Magic in The Secret Garden

Front Cover of The Secret Garden, 1911 US Edition

I’ve been thinking about a statement Mary Lennox declares in The Secret Garden. She says to Colin that if he “make[s] them open the door and take [him] in like that it will never be a secret garden again” (Burnett 130).

In the very beginning of The Secret Garden, Mary keeps the abandoned garden she has recovered a secret primarily because she wants to revive it and she witnesses and recalls herself in this piece of earth.

By tending to the garden, she inadvertently tends to herself and becomes less sullen, gloomy, and alone. Mary finds solace in the bit of earth she cares for as she finds solace and a kind of love in herself.

But, I keep returning to this point of the magic in a secret garden or any secret really. I believe Mary didn’t want to share the secret of the garden because she was afraid she would lose herself in being tender and revealing an undisclosed aspect of herself to another — a familiar, a stranger: her first cousin.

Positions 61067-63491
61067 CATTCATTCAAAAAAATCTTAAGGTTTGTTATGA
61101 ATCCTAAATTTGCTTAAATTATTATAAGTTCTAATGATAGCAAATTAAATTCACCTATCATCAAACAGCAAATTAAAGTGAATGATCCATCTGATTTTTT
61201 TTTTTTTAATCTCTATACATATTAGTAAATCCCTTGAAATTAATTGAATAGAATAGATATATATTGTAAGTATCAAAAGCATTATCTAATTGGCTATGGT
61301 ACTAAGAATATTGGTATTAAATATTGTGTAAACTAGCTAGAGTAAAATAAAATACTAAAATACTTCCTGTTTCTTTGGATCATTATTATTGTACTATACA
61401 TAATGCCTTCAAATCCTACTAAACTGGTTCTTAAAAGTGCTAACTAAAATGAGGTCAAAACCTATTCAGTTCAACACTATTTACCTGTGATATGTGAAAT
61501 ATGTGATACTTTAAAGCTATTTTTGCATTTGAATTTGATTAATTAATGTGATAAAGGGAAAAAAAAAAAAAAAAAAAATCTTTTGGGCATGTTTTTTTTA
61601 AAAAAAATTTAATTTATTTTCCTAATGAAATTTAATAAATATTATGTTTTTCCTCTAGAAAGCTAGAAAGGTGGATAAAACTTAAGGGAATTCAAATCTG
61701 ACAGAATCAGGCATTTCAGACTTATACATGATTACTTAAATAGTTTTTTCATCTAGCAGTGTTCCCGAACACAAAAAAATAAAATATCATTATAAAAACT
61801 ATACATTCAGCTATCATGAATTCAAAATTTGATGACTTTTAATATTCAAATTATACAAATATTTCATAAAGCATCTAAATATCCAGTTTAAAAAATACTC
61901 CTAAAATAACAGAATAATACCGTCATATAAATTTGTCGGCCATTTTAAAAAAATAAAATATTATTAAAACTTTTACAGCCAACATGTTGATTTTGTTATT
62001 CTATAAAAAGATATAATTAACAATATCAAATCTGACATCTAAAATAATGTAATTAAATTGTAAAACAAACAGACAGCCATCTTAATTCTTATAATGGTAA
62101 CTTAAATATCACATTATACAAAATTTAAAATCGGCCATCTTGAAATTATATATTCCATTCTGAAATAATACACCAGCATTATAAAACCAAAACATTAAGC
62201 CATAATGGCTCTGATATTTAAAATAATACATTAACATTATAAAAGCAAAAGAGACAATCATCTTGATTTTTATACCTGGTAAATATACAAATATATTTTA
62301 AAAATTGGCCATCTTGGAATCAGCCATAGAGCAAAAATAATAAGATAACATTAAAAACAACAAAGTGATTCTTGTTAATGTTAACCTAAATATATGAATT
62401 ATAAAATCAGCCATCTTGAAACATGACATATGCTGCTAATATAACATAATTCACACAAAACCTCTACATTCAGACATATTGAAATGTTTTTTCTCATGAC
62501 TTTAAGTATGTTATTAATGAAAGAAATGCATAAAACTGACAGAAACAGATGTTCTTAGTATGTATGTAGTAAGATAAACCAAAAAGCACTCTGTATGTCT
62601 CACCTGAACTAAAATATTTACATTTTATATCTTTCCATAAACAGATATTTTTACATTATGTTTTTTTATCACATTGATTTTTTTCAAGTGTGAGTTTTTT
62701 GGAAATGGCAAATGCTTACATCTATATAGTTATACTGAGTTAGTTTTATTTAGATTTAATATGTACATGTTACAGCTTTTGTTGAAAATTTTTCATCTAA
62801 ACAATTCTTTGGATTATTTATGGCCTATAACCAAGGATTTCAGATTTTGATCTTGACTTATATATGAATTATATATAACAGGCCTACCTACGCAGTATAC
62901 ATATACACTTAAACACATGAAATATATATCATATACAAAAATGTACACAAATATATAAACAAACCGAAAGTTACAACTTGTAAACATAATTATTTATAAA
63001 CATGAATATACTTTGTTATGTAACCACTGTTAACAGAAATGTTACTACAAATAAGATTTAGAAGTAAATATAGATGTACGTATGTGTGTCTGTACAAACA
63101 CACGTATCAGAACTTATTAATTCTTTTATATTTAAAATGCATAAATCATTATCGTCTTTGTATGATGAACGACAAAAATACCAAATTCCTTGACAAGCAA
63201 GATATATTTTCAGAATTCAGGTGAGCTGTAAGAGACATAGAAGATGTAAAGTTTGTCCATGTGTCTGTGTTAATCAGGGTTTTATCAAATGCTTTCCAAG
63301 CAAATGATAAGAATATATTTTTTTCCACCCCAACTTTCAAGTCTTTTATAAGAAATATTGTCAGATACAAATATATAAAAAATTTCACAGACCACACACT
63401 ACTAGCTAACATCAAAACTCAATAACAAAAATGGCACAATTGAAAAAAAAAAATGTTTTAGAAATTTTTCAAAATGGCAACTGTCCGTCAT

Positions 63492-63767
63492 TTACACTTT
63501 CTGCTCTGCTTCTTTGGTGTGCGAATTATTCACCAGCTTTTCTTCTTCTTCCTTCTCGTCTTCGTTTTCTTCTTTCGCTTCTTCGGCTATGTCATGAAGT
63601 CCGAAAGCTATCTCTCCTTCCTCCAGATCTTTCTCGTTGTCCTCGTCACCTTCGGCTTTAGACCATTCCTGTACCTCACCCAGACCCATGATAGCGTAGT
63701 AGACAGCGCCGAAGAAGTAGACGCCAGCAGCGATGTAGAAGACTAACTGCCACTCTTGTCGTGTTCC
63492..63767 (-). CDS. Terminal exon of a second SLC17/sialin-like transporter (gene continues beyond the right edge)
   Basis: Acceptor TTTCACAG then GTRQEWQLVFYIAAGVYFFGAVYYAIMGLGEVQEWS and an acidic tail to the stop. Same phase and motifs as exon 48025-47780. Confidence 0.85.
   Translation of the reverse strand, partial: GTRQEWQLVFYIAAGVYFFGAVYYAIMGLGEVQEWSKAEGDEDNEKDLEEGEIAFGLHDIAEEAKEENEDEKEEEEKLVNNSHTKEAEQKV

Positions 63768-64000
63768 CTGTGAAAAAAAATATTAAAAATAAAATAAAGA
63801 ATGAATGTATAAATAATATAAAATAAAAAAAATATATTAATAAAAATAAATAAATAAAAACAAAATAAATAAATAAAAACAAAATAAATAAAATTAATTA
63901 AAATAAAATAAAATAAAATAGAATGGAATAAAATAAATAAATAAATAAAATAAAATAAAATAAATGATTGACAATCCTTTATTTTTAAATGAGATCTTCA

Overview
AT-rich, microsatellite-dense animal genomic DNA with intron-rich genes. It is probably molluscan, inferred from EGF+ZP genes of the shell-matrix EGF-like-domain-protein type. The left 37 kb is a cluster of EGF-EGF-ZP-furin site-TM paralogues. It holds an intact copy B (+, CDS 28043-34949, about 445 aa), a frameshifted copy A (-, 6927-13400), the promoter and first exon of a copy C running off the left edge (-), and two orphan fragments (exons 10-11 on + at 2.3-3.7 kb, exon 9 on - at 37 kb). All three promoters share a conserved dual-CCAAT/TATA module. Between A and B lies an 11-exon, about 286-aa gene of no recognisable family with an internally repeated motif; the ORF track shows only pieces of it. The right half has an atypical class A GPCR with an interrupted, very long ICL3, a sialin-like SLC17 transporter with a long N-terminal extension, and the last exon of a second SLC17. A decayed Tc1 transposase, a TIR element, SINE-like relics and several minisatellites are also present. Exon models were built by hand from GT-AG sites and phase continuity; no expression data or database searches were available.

When I think of my own life, I often think of the secret smiles I’ve kept to myself — those memories I’ve shared with only another — a memory no one else will be able to recover.

I think that’s what Mary spoke about at the end of the day.

There’s magic in a secret garden. There’s magic in the parts of ourselves we thought were abandoned but then tended to and watched bloom.

And there’s magic in this ancestry and me and you.

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